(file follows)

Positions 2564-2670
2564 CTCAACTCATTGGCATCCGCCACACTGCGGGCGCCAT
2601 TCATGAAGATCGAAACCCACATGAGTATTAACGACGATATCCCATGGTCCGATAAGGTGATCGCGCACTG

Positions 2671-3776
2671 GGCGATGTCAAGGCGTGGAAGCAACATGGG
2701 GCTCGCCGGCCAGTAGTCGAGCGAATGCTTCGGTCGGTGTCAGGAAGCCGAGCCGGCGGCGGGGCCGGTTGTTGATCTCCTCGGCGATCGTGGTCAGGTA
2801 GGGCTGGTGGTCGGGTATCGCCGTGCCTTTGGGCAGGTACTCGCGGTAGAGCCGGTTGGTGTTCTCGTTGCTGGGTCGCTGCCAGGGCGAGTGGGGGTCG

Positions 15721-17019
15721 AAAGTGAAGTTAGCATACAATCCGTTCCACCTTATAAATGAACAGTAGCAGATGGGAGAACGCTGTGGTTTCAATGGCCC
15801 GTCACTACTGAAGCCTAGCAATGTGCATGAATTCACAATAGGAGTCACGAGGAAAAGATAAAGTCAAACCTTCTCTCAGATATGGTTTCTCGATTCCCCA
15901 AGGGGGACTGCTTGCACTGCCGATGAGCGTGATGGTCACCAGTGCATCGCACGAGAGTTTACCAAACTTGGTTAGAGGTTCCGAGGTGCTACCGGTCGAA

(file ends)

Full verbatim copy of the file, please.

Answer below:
Positions 2564-2670
2564 CTCAACTCATTGGCATCCGCCACACTGCGGGCGCCAT
2601 TCATGAAGATCGAAACCCACATGAGTATTAACGACGATATCCCATGGTCCGATAAGGTGATCGCGCACTG

Positions 2671-3776
2671 GGCGATGTCAAGGCGTGGAAGCAACATGGG
2701 GCTCGCCGGCCAGTAGTCGAGCGAATGCTTCGGTCGGTGTCAGGAAGCCGAGCCGGCGGCGGGGCCGGTTGTTGATCTCCTCGGCGATCGTGGTCAGGTA
2801 GGGCTGGTGGTCGGGTATCGCCGTGCCTTTGGGCAGGTACTCGCGGTAGAGCCGGTTGGTGTTCTCGTTGCTGGGTCGCTGCCAGGGCGAGTGGGGGTCG

Positions 15721-17019
15721 AAAGTGAAGTTAGCATACAATCCGTTCCACCTTATAAATGAACAGTAGCAGATGGGAGAACGCTGTGGTTTCAATGGCCC
15801 GTCACTACTGAAGCCTAGCAATGTGCATGAATTCACAATAGGAGTCACGAGGAAAAGATAAAGTCAAACCTTCTCTCAGATATGGTTTCTCGATTCCCCA
15901 AGGGGGACTGCTTGCACTGCCGATGAGCGTGATGGTCACCAGTGCATCGCACGAGAGTTTACCAAACTTGGTTAGAGGTTCCGAGGTGCTACCGGTCGAA